Childhood Obesity is a Serious Problem

child obesity

As I look around at young people today, it seems that they are getting bigger and bigger. We constantly hear reports about how rampant childhood obesity has become in this country, and it will only become a more serious problem as time goes on.

The reality of the matter is that childhood obesity has become an epidemic for a number of reasons. First and foremost, the access to fast food is greater than it has ever been before in human history. It seems that on every block, practically, there is some new eatery popping up that serves the most unhealthy food imaginable, and naturally, we all flock to them while we are slowly killing ourselves with what we are putting into our bodies.

Another major factor in childhood obesity is the fact that most kids just don’t go outside and play anymore. This may seem rather simple, but when I was growing up, the way we entertained ourselves was by going outside and playing. We would play outside after we got off of school, on weekends and almost live outside during the summer months. I could not remember a time growing up where I was not outside doing something, and today, it seems like most kids just stay inside and play video games or get online.

Then there is the fact that we really do not educate young people well enough on the dangers associated with eating fast food and junk food. We wonder why childhood obesity is such a problem in this country and now throughout the world, and yet, practically every commercial we see is for something fattening and unhealthy, but that tastes really good. We inundate young people with such advertisements, because they are the ones that will pester their parents to have that for dinner.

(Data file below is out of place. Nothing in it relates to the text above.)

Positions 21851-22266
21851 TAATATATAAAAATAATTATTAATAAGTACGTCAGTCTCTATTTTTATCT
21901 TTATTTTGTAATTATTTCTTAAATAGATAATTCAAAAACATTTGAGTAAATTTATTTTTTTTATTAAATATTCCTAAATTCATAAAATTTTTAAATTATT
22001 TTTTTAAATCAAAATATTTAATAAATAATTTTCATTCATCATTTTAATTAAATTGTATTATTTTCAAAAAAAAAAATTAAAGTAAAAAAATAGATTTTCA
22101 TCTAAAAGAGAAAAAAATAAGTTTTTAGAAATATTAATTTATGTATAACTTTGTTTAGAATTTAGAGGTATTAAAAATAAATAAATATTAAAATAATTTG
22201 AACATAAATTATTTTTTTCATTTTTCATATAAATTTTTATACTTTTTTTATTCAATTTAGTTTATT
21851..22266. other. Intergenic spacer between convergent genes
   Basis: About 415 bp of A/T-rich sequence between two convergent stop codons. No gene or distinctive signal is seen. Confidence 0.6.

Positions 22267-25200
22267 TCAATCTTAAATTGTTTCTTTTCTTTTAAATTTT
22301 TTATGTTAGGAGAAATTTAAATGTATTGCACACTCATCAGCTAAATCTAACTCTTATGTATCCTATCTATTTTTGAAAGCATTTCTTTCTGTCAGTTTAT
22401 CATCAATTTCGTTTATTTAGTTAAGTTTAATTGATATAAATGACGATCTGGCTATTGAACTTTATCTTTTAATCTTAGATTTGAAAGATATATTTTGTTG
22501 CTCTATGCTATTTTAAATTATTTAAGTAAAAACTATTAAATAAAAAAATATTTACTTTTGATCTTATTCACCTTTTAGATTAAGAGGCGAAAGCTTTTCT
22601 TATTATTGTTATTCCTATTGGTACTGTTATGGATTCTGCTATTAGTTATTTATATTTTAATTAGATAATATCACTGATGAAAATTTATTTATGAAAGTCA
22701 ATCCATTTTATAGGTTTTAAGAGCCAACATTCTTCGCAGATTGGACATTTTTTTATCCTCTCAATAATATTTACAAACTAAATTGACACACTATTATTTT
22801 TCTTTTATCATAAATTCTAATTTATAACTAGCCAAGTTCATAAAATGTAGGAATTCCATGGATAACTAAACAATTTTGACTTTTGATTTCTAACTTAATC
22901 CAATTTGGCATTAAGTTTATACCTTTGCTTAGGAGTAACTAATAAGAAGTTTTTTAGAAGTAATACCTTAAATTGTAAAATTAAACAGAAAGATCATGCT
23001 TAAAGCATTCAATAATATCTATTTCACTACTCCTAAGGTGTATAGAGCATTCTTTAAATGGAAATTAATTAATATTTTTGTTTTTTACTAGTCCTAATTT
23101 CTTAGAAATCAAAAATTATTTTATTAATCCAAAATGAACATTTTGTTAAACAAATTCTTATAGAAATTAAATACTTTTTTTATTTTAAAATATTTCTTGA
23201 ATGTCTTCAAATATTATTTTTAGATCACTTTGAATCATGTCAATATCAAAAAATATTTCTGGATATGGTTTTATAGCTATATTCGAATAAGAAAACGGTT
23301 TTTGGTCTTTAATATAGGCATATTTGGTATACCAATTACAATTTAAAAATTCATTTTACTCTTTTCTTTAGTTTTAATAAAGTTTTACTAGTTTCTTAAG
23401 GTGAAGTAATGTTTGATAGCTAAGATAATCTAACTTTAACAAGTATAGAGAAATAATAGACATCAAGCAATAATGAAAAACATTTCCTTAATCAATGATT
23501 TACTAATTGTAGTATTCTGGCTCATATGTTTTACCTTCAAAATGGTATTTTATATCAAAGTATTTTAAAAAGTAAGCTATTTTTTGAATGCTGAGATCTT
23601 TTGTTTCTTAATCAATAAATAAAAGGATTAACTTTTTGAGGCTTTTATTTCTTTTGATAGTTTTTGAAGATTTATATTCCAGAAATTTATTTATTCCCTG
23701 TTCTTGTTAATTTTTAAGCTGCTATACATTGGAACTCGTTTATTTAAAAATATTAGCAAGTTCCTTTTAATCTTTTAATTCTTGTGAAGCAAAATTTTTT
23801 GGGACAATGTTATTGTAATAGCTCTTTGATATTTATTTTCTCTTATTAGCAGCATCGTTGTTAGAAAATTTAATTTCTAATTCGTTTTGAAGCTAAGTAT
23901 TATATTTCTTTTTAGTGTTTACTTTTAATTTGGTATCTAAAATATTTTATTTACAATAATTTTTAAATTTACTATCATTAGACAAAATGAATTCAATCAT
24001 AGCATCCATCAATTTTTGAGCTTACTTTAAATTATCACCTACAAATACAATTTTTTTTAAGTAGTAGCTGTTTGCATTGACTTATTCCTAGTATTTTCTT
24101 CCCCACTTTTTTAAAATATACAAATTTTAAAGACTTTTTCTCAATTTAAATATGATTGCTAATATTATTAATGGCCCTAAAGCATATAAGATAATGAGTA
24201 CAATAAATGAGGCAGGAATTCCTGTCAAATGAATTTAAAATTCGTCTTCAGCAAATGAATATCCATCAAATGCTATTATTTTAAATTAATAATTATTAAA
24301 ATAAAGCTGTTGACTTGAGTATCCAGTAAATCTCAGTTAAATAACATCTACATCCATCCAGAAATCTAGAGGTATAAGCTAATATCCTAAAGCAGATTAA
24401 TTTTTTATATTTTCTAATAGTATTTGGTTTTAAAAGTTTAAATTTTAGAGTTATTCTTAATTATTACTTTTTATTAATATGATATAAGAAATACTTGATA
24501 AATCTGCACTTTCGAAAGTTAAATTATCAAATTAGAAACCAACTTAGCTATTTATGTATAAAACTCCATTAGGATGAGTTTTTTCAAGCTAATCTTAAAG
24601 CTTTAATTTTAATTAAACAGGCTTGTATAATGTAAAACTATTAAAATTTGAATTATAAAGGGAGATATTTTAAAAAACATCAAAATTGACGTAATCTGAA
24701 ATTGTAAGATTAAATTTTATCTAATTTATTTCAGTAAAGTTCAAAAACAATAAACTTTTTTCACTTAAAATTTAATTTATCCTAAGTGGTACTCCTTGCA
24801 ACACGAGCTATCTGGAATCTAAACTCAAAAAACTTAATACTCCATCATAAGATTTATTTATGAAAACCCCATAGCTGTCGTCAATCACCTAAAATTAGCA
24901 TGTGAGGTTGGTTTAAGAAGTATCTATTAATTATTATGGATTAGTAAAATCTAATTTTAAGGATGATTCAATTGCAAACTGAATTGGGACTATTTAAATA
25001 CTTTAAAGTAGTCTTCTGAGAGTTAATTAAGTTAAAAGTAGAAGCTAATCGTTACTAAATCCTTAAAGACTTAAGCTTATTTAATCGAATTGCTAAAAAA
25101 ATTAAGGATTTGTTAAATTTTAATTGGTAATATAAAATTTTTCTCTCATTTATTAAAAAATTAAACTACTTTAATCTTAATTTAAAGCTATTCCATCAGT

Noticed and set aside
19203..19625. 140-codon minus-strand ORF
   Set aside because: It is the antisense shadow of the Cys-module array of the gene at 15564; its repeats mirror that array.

Now, I don’t believe that fast food and junk food in and of themselves are strictly the problem. After all, our parents’ generation grew up with the same places to go and eat, and there was not nearly the problem with childhood obesity in their generation that there is with ours. We have to teach children moderation, and that while eating this kind of food is OK from time to time, one certainly does not want to make a steady diet of it.

Childhood obesity will continue to grow in this country until a strong-enough movement starts that promotes healthy eating, exercising and living a life that can be fulfilling and rewarding that does not necessarily have to revolve around food. Biologically, it is only natural, when food is plentiful, to try to horde as much of it as possible, but in the case of our country and our young people, the very thing that gives us sustenance is also taking years off of our lives.

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